At work, I think about death and dying a lot. I’m not a clinician or a carer – I don’t work with people who are ill or frail – I wouldn’t have a clue what to do with a dose of medication or a bedpan.
But I work for an organisation (the Scottish Partnership for Palliative Care) that brings together professionals from the NHS, social care, charities and government to try to improve people’s experiences around death, dying and bereavement.
And everyone I work with agrees on one thing – planning ahead for ill health and death is important.
Planning ahead is important
Making plans when you’re healthy means there is less to think about if you get ill. Everyone (no matter their age) should think about granting a power of attorney, making a will and completing and advance directive.
People who have reason to believe their health is likely to become worse should talk to the people close to them about what matters most to them, and speak to healthcare staff about making an anticipatory care plan.
Planning ahead makes it more likely that someone will get the care they’d choose. It also makes the financial, legal and practical consequences of illness and death a little easier to cope with.
‘the general public’
One of the key questions that keeps cropping up is ‘how do we get members of the public to plan ahead for ill health and dying’?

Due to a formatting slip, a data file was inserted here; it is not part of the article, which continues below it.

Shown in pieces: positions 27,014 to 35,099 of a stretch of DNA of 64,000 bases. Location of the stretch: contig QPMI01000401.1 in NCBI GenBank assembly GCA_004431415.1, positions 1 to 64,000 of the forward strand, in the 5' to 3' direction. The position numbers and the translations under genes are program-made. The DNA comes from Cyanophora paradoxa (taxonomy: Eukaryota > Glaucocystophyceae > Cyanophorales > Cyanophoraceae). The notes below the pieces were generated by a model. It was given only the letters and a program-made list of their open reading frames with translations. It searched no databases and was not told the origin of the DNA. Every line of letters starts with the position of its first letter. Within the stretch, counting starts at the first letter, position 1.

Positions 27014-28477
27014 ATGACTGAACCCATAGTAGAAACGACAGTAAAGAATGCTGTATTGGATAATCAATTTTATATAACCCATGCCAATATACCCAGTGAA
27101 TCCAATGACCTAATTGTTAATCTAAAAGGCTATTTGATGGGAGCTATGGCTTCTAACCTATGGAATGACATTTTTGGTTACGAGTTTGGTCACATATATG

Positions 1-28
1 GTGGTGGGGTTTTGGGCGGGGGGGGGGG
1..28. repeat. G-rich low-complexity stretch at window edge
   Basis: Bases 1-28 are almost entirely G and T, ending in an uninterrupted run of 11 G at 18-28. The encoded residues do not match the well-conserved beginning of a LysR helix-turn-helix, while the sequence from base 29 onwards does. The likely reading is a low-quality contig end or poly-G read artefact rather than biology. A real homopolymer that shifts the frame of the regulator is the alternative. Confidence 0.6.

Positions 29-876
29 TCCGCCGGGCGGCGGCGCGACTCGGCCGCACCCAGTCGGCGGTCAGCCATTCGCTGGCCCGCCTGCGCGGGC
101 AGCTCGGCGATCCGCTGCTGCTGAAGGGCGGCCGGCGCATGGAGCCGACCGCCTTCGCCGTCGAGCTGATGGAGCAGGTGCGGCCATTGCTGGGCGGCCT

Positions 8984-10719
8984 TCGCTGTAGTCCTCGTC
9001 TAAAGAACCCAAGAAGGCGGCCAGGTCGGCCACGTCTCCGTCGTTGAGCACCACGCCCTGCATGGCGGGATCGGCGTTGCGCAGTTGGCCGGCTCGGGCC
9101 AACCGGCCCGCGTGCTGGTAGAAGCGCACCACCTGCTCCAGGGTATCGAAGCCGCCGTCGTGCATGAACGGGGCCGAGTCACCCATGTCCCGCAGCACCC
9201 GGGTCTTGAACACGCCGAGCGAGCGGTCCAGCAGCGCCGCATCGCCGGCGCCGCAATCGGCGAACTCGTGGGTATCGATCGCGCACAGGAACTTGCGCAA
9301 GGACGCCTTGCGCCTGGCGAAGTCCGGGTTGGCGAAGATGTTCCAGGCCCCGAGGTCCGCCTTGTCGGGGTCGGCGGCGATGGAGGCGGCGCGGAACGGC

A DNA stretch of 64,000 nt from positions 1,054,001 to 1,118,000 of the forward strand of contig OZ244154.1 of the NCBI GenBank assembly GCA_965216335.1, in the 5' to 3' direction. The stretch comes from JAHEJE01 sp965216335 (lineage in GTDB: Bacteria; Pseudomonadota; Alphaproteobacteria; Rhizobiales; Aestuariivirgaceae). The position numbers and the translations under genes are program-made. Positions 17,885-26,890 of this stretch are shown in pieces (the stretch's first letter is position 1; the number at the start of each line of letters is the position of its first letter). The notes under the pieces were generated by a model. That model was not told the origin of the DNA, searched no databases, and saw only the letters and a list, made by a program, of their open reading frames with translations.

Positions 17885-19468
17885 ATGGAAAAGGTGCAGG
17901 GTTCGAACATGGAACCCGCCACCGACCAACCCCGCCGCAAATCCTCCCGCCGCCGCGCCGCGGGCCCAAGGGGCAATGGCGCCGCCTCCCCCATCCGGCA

We talk about potential barriers… superstitions and reluctance around discussing death… misunderstandings and fear… costs attached to legal planning… limitations brought by healthcare culture, communications, resources and systems. And we talk about potential answers… awareness campaigns… public education…cutting out jargon… making planning seem more normal and less scary.
There are lots of things to take into account, and I don’t think we’ve solved it yet.
But for me, one thing is clear – if we want people to be able to plan ahead for serious illness and dying, there needs to be good information available for people who want to know more.
The truth is out there
Lots of information is already out there – various organisations provide information in leaflets and websites. Increasing amounts of information are available through blogs, social media and films that have been made by people with personal experience of illness and care. Demystifying Death Week attempts to raise awareness of the importance of these issues.
However, a recent UK review by Selman et al, found that there are some key weaknesses in the public information available about planning ahead for ill health and death:
“existing guidelines and resources are to a major extent clinician-focused; there are few video- and web-based Advance Care Planning resources for the public and those that exist are scattered and piecemeal. This is a concern given good quality evidence that online and video ACP interventions are beneficial, particularly among people with limited English proficiency, poor health literacy and/or from otherwise disadvantaged communities.”
Reading these conclusions reinforced some thoughts I’d been having for a while. It isn’t good enough just to have information ‘available’. We need information that: